All IPAP, no EPAP
While it is generally accepted that PEEP is beneficial during an asthma exacerbation when there is inspiratory effort [1-3, 16], it has been argued that the application of PEEP during passive, controlled ventilation is dangerous [2, 3]. The suggestion that PEEP is harmful – in the absence of inspiratory effort – undoubtedly traces back to a landmark study by Tuxen in 1989 . In this study, 6 paralyzed patients [4 with asthma] were ventilated with ZEEP and PEEP levels of 5, 10 and 15 cm H2O. Importantly, auto-PEEP was not measured, nor were patients studied for expiratory flow limitation. Each level of PEEP progressively increased lung volume without any beneficial effects; from this, PEEP was deemed hazardous. Interestingly, Tuxen referenced case reports that did find physiological benefit to PEEP in asthmatics on controlled ventilation, but were explained away as fortuitous – unrelated to PEEP.
While the results of Tuxen have been considered conclusive for decades [2, 3], the thoughtful contemporaneous commentary by Marini  seems largely forgotten. In it, Marini argues that when expiratory flow limitation is absent [i.e. no ‘waterfall’ physiology], then yes, PEEP will only increase end-expiratory lung volume . But when there is ‘waterfall’ physiology – when the downstream pressure from the alveolus is not the mouth, but rather a ‘choke point’ in the airway  – then the application of PEEP at the mouth will have no effect on airflow until PEEP is equal to the value of the collapse pressure at the choke point. This is called ‘waterfall physiology’ because the flow of gas through the airway is independent of the pressure at the mouth, just as the flow of water over the cusp of a waterfall is unaffected by the level of water in the river below. However, were the level of the river to rise to the waterfall’s crest, then the river would start to affect flow – just as raising PEEP at the mouth to the choke point pressure would only then begin to retard expiration  [see figure 1].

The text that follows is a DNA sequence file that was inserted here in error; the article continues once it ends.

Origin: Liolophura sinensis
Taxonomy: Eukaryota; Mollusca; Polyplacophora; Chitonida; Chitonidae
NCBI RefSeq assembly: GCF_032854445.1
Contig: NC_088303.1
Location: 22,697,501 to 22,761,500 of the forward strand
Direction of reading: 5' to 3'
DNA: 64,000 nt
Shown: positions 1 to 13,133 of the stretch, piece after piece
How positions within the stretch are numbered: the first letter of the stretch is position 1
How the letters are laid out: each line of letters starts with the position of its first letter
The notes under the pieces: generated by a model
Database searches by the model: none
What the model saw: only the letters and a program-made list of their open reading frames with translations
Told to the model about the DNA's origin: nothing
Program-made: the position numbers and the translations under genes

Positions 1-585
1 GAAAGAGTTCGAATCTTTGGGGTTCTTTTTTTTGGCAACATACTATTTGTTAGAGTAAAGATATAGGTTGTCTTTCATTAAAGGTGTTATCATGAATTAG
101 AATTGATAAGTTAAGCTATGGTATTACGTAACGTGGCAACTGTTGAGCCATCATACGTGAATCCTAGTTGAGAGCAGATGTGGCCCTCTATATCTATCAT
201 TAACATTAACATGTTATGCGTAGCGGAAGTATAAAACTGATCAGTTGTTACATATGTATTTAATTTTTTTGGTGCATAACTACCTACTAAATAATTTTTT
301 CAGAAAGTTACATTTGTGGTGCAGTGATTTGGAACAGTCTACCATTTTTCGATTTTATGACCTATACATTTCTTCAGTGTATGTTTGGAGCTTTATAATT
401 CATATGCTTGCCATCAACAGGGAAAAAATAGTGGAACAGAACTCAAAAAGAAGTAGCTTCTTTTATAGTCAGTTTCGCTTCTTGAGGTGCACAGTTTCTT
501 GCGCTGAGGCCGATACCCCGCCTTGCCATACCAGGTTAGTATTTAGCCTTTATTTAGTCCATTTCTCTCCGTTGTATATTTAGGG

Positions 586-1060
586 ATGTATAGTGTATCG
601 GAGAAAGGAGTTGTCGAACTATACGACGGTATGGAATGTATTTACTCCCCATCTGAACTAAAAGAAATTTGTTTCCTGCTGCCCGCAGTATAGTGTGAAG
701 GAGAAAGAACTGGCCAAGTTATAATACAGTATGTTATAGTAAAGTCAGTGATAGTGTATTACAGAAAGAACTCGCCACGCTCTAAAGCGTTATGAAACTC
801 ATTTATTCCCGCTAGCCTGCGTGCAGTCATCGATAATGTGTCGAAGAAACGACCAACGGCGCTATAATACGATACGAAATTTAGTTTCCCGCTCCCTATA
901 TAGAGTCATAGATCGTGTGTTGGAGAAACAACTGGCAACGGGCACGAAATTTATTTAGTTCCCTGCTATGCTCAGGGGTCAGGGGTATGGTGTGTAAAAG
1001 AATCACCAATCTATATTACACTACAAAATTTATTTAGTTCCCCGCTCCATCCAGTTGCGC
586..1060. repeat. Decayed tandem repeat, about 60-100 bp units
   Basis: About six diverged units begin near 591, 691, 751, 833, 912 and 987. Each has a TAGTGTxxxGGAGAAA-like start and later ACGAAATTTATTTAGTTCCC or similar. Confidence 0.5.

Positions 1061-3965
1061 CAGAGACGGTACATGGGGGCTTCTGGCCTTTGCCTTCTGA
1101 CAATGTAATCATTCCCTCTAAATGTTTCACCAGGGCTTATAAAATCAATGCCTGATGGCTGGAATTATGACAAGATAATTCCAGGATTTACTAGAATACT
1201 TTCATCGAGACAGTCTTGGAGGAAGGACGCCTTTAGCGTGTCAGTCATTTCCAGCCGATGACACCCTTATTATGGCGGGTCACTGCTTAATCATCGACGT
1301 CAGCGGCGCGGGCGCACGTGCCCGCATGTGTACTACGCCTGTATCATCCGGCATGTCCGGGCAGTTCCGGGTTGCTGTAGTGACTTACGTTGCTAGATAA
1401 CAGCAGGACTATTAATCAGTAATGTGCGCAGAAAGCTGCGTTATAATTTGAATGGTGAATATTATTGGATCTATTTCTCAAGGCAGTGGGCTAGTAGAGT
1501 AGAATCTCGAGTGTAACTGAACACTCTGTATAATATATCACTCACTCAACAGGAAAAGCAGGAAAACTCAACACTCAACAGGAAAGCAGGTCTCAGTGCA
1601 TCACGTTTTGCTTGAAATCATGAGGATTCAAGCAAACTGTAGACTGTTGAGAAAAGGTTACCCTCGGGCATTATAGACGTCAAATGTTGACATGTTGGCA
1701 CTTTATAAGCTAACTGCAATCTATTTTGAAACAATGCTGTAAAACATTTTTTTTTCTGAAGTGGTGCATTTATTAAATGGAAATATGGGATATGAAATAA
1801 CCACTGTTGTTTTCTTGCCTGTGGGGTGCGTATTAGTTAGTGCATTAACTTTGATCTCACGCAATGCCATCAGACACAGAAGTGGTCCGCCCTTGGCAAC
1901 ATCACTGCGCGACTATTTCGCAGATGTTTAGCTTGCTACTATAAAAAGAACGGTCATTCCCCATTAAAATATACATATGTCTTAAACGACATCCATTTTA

Figure 1: Hypothetical example of 'waterfall' physiology in an airway; the actual lung is inhomogeneous and not a simplified single compartment. The Bernoulli principle predicts that pressure within a narrowing will fall as fluid velocity rises. Here PEEP does not functionally affect expiration because it is below the airway collapse pressure [+6]. The functional driving pressure here is from the alveolar pressure [PAlv] +15 to +6 cm H2O.Waterfall physiology explains why obstructive patients purse-lip breath  – as above, the generated PEEP unloads inspiration, but has no functional effect on expiration so long as the generated PEEP is below the airway closing pressure. Waterfall physiology also explains why subsequent investigations in obstructed patients [including asthma] have found that PEEP may worsen hyperinflation in some, but also have no effect on lung volume until about 80% of the auto-PEEP value is achieved at the mouth [20-22]. Additionally, in others, the application of PEEP can even open closed airways and release trapped volume [20, 23, 24] – consistent with some of the case reports  initially referenced by Tuxen!
How is this operationalized at the bedside? We turn to Marini’s suggestion in 1989 – increase PEEP incrementally with iterative assessments of the plateau pressure [Pplat – in theory, one could also use the stress index]. If PEEP and Pplat rise equally, then there is hyperinflation. If Pplat does not rise, or even drops – then you might be chasin’ waterfalls.
Dr. Kenny is the cofounder and Chief Medical Officer of Flosonics Medical; he is also the creator and author of a free hemodynamic curriculum at heart-lung.org